May 09, 2016
Downsizing. It's not only a common trend you find with many of your clients in the real estate world, but it's also become a milestone within people's lives. We've come to associate those doing the downsizing with empty nesters or recent retirees looking to simplify their lives. But in more recent years, it's not only that demographic looking to get a smaller home now that the kids are moved out doing the downsizing, it's become a trend even among Millennials and the children of those retirees. Instead of buying that starter home, they're starting with tiny houses.
Welcome to the tiny house trend.
These perfectly planned homes that take advantage of nearly every inch of space for functionality's sake are the latest and greatest in real estate trends that piggy back on both the idea of green living, and a more simplified way of life in the 'downsized' fashion. Still unsure as to why anyone would choose to buy a home with 200 square feet or less? Don't worry, we'll walk you through it, why your clients may want to buy one, plus where in the world you can find these tiny homes.
You're probably asking yourself, why do people want tiny houses? What's the advantage of living in a seriously small space as opposed to the 'regular' American home? If you're going to be selling these homes, you'll need to understand why people want them and what's driving them to make their tiny decisions.
Well, the people who are at the forefront at the movement have two main concerns; financial and environmental, and tiny homes allow them a lot of leeway on both of these fronts. Think about it this way, the average American home is over 2,000 square feet, and as you know, the median home price in the United States is around $200,000. Now, depending on where exactly in the country you're selling, that price won't necessarily get your clients a 2,000 square foot home, but it doesn't change the fact that it's pretty expensive to buy right now.
Most Americans will spend a good chunk of their lives working just so that they can pay off that massive mortgage, leaving them stuck in a vicious cycle of debt. The main idea behind behind the tiny house trend is that it allows your home buyers to build or buy, and design their home without entering into that cycle of debt.
An increasingly popular choice for tiny houses aren't houses, but mobile homes, converted shipping containers, or small houses that can actually be towed behind a truck on a trailer...perfect for traveling! And perfect for millennials, known for job-hopping and their traveling tendencies who may find themselves in a place where buying the traditional home isn't viable for their location or current economic state.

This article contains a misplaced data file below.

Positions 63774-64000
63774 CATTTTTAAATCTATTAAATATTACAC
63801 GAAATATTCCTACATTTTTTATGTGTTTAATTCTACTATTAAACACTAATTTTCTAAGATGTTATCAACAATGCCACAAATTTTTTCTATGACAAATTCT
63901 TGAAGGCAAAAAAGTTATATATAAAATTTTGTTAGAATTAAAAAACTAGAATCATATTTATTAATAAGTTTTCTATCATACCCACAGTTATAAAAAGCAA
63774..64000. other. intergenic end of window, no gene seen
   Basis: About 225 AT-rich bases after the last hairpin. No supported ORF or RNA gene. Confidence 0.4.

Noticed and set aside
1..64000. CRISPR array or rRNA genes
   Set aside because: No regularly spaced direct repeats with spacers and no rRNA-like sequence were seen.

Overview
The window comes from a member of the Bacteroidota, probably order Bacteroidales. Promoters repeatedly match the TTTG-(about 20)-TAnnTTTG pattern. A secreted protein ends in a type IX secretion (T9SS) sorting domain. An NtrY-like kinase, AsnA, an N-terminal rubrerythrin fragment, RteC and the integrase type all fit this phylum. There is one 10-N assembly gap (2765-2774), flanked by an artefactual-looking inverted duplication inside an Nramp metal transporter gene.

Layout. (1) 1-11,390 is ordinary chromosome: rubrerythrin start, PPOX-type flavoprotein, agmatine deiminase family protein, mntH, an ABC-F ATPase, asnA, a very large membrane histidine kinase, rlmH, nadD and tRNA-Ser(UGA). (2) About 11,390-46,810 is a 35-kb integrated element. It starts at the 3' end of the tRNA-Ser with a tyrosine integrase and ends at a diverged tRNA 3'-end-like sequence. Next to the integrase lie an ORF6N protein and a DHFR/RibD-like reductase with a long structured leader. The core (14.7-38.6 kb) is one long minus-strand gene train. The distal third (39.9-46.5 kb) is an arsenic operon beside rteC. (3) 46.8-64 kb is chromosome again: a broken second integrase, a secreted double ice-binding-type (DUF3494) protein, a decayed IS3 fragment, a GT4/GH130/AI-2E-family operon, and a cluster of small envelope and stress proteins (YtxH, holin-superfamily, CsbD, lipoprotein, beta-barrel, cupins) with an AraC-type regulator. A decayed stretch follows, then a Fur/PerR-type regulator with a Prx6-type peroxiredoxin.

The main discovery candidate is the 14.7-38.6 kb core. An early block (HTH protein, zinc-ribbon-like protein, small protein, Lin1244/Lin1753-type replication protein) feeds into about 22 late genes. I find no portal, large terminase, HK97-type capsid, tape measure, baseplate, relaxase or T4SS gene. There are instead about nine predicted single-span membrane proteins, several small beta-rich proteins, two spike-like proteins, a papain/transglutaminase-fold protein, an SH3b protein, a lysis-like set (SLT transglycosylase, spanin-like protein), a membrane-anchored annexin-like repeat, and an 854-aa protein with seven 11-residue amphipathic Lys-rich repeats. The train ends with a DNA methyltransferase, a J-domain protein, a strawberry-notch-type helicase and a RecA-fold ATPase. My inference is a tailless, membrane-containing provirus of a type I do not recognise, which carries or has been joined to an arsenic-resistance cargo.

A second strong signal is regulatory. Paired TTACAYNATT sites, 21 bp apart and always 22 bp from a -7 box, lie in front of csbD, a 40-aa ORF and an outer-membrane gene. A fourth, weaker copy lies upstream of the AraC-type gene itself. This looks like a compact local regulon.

The idea behind the trend of tiny houses is that without getting stuck in the trap of debt, tiny house folks can live in a home they own outright and do more of what they love, and less of the working that they may not love as much. But it goes beyond the money aspect, there's the environmental and green movement working as a strong force behind the scenes of the tiny house trend too.
Simplified: the smaller the house, the less energy utilized for heating and cooling costs. Plus, with the addition of a solar panel or two, a tiny house could conceivably go nearly off the grid with the exception of access to water. Yes, solar panels and other outfittings for greener, cleaner, and more efficient living may be costly, but those costs are almost all upfront, and only enable further savings and a far more earth-friendly lifestyle as time goes on.
Where in the world can you find the market for these tiny houses? They can be found all over, yes even possibly in the neighborhoods you already sell in! But there are a couple states in the USA that are a little more tiny house friendly, simply because of the existence of tiny house communities, the lack of laws that require a minimum square footage for homes and places of residence, or where there's a plethora of builders that specialize in building tiny homes. It doesn't come as too much of a shock that the top two states for tiny house living are on the west coast - California and Oregon.